SerializingChild child = new SerializingChild();
//set our property
child.SomeProperty = 10;
//serialize the instance
child.Save();
//load the instance
child = SerializingChild.LoadFromXml();

}
}


Lets examine the base class definitions, which is what this pattern is all about:



public abstract class SelfSerializingBase<InheritingType>
where InheritingType : SelfSerializingBase<InheritingType>



So what we have is a base class that has a seemingly cyclic definition.
It expects a generic type , and it also expects this generic type to be an extender of itself.
The intention here is to say that inheriting types should pass their own type if they wish to use use these facilities.
An important part of this pattern is the limiting "where" clause that requires any type that wishes to use this base class to use a child which inherits from this base class. This limit is not required by the functionality - this class could easily have been a "serializer" facility that provides a load/save functionality, but in our design we wish to mandate that ONLY inheriting types are allowed to have access to this functionality.
The Generic magic here is that we get a static method of any extending type which is type-safe and implemented just one.

Ok, so we can use the type of an inheriting class and we force this type to inherit from the base - but what is it really good for?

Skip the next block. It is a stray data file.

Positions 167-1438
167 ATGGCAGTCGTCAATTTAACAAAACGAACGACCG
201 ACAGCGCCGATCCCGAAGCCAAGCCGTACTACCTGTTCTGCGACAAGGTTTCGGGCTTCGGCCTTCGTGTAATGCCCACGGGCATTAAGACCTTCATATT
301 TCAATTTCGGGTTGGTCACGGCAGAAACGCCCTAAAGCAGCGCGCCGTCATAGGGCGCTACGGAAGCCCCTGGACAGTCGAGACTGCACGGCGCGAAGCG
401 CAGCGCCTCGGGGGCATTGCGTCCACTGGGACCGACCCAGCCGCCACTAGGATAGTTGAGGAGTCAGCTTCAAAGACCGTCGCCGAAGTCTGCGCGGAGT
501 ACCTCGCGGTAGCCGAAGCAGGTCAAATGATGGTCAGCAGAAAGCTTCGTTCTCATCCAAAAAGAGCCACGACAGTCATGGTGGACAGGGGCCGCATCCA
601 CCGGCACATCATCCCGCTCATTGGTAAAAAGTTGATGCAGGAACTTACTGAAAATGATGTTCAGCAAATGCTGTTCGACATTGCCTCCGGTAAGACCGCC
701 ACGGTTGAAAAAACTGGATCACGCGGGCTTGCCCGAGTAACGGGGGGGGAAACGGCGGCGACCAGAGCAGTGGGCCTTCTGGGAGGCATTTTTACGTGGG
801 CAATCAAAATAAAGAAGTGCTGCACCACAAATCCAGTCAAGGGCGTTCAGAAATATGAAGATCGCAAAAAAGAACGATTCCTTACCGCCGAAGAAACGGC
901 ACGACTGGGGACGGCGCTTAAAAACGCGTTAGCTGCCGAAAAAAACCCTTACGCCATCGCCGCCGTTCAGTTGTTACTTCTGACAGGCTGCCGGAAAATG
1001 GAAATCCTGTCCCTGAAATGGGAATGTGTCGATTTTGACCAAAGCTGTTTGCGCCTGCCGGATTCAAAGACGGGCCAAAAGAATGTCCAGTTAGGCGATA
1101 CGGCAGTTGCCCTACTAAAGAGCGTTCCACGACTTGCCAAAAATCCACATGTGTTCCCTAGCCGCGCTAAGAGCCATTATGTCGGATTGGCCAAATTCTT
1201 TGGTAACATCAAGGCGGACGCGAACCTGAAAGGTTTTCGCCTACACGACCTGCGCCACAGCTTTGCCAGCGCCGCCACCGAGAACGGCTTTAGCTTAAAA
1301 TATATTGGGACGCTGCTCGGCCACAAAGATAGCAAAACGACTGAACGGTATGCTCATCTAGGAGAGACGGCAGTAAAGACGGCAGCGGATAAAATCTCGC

A good example for using this pattern is in castle's ActiveRecord. ActiveRecord provides various database access facilities to inheriting classes, it is effectively a thin wrapper across NHibernate's functionality ( - in this implementation, ActiveRecord itself is an interesting and useful pattern for persistent objects).
This is only a partial example however, because castle's ActiveRecord source code does not include the "where" clause, which should be a part of the pattern - since the purpose of the clause is to inform (and force) the developer using this class that the intention of the framework is that you extend this class.
If a developer misunderstands the design of a base class implementing a Strong Type Inheritance they will get a complier error and hopefully read the documentation and change their implementation to comply with the intended design.

One important point we must pay attention to when we use this pattern is that the generic type is expected to be the FINAL type of the entity, if we wish to extend the base class with another class that adds functionality but is still abstract - we must add the same InheritingType to its class signature. once we set an actual type to the generic definition, we sealed all future generations from using the base class's generic facilities.
For example - if we happen to extend SerializingChild with say YetAnotherChild, we are exposing a "save" method that can only save the components of a SerializingChild. This is a strange an unexpected behavior for a developer using YetAnotherChild and will likely lead to abuse and inevitably to increased cost of maintenance.